In common with all the latest Mercedes-Benz passenger cars, the new SLK-Class also meets the stringent EU-4 exhaust emissions standards which come into force in 2005. The two striking tailpipes on the left and right of the car’s rear end fit in perfectly with the overall design of the car.
The emission control system is based on a dual concept: sophisticated engine-specific measures whose aim is to reduce untreated emissions and highly effective emissions treatment using catalytic converters located close to the engine, having a volume of 2x 1.4 litres in the six-cylinder unit. The SLK 350 the catalytic converters are each fitted with two oxygen sensors – one control sensor and one diagnostic sensor – with linear control. This means that the oxygen sensors are active immediately after a cold start and supply information relating to the composition of the exhaust emissions. The electronic control unit then processes this data for use in the control of the warm-up phase, for instance. The air-gap-insulated stainless steel exhaust manifold allows the catalytic converters to reach their operating temperature more quickly.
Among the systems at work inside the engine is the continuous camshaft adjustment, which permits more efficient exhaust gas recirculation within the engine under partial loads. Plus, the adjustable tumble flaps in the intake ducts of the V6 engine, which improve the combustion process, make an important contribution to minimizing the levels of untreated emissions produced by the engine. Added to which, a secondary air injection system has an afterburning effect on the exhaust emissions, causing the temperature in the exhaust ports to rise and allowing the catalytic converter to begin processing the pollutants at an earlier stage. This afterburning process also helps to reduce the carbon monoxide and hydrocarbon content in untreated exhaust gases.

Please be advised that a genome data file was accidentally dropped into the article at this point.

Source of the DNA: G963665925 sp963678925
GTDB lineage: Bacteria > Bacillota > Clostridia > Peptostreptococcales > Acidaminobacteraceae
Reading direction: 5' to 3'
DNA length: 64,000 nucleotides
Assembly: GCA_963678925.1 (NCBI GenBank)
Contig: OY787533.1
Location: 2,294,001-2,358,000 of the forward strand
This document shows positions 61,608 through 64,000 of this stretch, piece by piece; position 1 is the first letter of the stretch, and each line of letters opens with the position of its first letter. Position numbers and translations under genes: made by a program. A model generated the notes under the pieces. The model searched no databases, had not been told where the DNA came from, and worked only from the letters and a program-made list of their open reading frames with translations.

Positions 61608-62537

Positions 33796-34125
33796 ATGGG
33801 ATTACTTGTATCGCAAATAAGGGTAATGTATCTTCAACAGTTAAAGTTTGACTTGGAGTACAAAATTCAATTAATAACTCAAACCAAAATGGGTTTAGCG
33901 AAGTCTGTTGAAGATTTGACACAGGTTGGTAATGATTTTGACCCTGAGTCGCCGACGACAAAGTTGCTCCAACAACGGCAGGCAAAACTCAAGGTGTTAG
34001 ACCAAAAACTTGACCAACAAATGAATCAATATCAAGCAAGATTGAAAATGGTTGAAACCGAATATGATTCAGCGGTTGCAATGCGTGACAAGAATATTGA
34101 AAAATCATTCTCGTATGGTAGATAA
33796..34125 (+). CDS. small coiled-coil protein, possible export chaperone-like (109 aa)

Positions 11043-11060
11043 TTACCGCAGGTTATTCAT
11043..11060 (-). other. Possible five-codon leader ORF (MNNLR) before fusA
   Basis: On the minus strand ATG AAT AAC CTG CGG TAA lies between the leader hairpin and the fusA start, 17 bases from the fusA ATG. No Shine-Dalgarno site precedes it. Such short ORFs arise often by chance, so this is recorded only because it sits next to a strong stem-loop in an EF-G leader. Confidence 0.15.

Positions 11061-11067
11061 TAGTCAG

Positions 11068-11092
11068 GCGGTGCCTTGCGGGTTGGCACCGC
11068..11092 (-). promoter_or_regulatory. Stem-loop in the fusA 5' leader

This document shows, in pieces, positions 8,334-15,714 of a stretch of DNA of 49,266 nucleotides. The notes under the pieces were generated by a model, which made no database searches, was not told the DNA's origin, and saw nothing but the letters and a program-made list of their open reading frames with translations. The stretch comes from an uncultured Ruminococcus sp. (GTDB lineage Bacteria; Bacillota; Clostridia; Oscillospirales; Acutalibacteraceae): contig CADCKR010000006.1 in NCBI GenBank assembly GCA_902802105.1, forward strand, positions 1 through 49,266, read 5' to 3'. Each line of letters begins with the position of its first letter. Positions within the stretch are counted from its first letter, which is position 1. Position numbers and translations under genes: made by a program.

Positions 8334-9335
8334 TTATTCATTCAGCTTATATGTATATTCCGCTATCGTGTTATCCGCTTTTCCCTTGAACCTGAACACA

Transmissions: five, six and seven-speed variants available
Mercedes engineers have further improved the six-speed manual transmission fitted as standard in the SLK 350 and given it an even sportier edge. The key to these improvements is a single-rod gearshift system, which allows drivers to make fast, sporty gear changes, whilst at the same time offering even greater shifting comfort thanks to the use of sophisticated damping elements.
By contrast to the manual gearshift system in the outgoing SLK, in which the vertical and horizontal movements of the gearshift lever were transferred to the transmission separately, a single gearshift shift rod now communicates both movements at the same time. This means an end to the indirect routes of the previous system and noticeable benefits for the driver in the form of fast and crisp gear changes.
Greater shift quality and improved precision allow the new single-rod gearshift to raise the bar in terms of driving pleasure. The driver enjoys a more harmonious shift feel, with the shift process benefiting from improved damping – and thus coming across as more rounded – thanks to the damping elements in the lower area of the shift lever and on the shift housing. In addition, the dampers cut the shift lever off extremely efficiently from the vibrations produced by the transmission and engine while at the same time reducing shift noise to a minimum.
A further change to the previous Mercedes six-speed manual transmission sees the reverse gear moved forward from its usual left rear position to the front left alongside first gear.
7G-TRONIC: seven gears for lower fuel consumption and even greater driving pleasure
The SLK 350 can be ordered as an option with the world’s first seven-speed automatic transmission (fitted as standard in the SLK 55 AMG). The 7G-TRONIC automatic transmission is brimming with technical innovations which ensure more powerful acceleration, extra-fast mid-range sprints, lower fuel consumption and a higher level of shift comfort.
The driving force behind the seven-speed automatic’s outstanding qualities is provided by a series of design features, the most important of which is the increase in forwards gears from five to seven. This allows a wider spread of ratios, as well as further reducing the differences in engine speed between the individual gears achieved by the five-speed transmission. As a result, the driver can rely on having the optimum ratio at his or her disposal for virtually any driving situation. In addition, the electronic control unit has even more scope in which to optimize the shift processes to achieve lower fuel consumption and greater comfort. For example, at 100 km/h the engine speed will be on average – depending on the driving situation - around twelve percent lower than with a five-speed automatic. This impressive engine speed adjustment system opens the door to lower noise, as well as improved fuel economy.